In recent years, several path-breaking findings on human mobility patterns point out a novel issue which is of important theoretical significance and great application prospects. The empirical analysis of the data which can reflect the real-world human mobility provides the basic cognition and verification of the theoretical models and predictive results on human mobility. One of the most noticeable findings in previous studies on human mobility is the wide-spread scaling anomalies, e.g. the power-law-like displacement distributions. Understanding the origin of these scaling anomalies is of central importance to this issue and therefore is the focus of our discussion.
In this paper, we empirically analyze the real-world human movements which are based on GPS records, and observe rich scaling properties in the temporal-spatial patterns as well as an abnormal transition in the speed-displacement patterns together with an evidence to the real-world traffic jams. In addition, we notice that the displacements at the population level show a significant positive correlation, indicating a cascading-like nature in human movements. Furthermore, our analysis at the individual level finds that the displacement distributions of users with stronger correlations usually are closer to the power law, suggesting a correlation between the positive correlation of the displacement series and the form of an individual's displacement distribution.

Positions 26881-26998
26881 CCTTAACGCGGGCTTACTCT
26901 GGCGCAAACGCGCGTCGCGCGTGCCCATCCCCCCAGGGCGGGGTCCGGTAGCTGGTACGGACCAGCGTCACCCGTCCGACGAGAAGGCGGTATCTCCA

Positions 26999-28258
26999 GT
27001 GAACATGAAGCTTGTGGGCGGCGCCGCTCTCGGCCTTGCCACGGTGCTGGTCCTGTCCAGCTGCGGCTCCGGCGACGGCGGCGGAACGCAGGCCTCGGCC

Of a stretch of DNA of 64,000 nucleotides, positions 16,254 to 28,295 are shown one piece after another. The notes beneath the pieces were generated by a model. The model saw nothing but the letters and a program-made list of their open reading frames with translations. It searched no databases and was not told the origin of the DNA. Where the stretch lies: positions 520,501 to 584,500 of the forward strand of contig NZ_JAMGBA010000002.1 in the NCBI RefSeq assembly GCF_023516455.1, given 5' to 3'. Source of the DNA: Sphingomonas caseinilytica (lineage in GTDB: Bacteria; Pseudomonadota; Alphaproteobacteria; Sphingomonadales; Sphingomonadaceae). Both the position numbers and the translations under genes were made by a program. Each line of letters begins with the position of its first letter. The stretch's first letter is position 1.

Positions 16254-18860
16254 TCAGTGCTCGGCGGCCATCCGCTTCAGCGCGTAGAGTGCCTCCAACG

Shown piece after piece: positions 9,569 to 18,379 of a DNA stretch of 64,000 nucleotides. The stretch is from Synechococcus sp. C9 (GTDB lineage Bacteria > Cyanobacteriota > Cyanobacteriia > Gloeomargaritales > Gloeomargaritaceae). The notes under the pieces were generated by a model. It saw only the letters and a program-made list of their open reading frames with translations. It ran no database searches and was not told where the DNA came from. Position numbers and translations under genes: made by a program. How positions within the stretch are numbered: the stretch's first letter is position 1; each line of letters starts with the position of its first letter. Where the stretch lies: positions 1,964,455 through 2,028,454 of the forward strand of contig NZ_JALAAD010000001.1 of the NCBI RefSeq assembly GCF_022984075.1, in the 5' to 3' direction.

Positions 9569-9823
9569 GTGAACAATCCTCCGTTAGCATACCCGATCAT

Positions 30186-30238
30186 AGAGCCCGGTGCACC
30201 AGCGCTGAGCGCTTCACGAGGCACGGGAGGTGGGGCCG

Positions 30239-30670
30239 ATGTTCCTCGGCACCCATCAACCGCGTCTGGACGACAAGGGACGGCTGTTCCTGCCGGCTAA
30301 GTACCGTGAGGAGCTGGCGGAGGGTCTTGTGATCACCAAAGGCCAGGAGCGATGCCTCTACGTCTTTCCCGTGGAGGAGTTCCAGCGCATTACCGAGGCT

These empirical findings make connections between the two basic properties of human mobility, the scaling anomalies on displacement distributions and the positive correlations on displacement series, implying the cascading-like dynamics which is exhibited by the positive correlations would cause the emergence of scaling properties on human mobility patterns. Our findings would inspire further researches on mechanisms and predictions of human mobility.||en